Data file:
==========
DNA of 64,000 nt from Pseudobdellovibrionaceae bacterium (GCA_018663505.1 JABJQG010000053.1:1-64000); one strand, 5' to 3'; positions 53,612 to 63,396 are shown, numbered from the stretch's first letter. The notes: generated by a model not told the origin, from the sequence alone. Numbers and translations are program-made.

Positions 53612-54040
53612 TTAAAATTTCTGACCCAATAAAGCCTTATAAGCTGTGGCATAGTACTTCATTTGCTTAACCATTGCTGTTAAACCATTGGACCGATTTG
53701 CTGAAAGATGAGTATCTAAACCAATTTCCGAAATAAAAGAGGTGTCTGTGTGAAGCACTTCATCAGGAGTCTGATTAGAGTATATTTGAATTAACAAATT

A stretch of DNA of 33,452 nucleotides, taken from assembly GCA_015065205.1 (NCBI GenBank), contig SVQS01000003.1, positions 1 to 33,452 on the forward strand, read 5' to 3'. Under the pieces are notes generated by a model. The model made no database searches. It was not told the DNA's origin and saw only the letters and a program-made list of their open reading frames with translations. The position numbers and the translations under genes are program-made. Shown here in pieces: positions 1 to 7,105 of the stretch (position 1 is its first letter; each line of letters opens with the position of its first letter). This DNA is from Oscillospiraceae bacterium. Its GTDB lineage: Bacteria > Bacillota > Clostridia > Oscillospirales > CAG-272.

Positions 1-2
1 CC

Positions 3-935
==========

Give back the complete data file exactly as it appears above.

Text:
DNA of 64,000 nt from Pseudobdellovibrionaceae bacterium (GCA_018663505.1 JABJQG010000053.1:1-64000); one strand, 5' to 3'; positions 53,612 to 63,396 are shown, numbered from the stretch's first letter. The notes: generated by a model not told the origin, from the sequence alone. Numbers and translations are program-made.

Positions 53612-54040
53612 TTAAAATTTCTGACCCAATAAAGCCTTATAAGCTGTGGCATAGTACTTCATTTGCTTAACCATTGCTGTTAAACCATTGGACCGATTTG
53701 CTGAAAGATGAGTATCTAAACCAATTTCCGAAATAAAAGAGGTGTCTGTGTGAAGCACTTCATCAGGAGTCTGATTAGAGTATATTTGAATTAACAAATT

A stretch of DNA of 33,452 nucleotides, taken from assembly GCA_015065205.1 (NCBI GenBank), contig SVQS01000003.1, positions 1 to 33,452 on the forward strand, read 5' to 3'. Under the pieces are notes generated by a model. The model made no database searches. It was not told the DNA's origin and saw only the letters and a program-made list of their open reading frames with translations. The position numbers and the translations under genes are program-made. Shown here in pieces: positions 1 to 7,105 of the stretch (position 1 is its first letter; each line of letters opens with the position of its first letter). This DNA is from Oscillospiraceae bacterium. Its GTDB lineage: Bacteria > Bacillota > Clostridia > Oscillospirales > CAG-272.

Positions 1-2
1 CC

Positions 3-935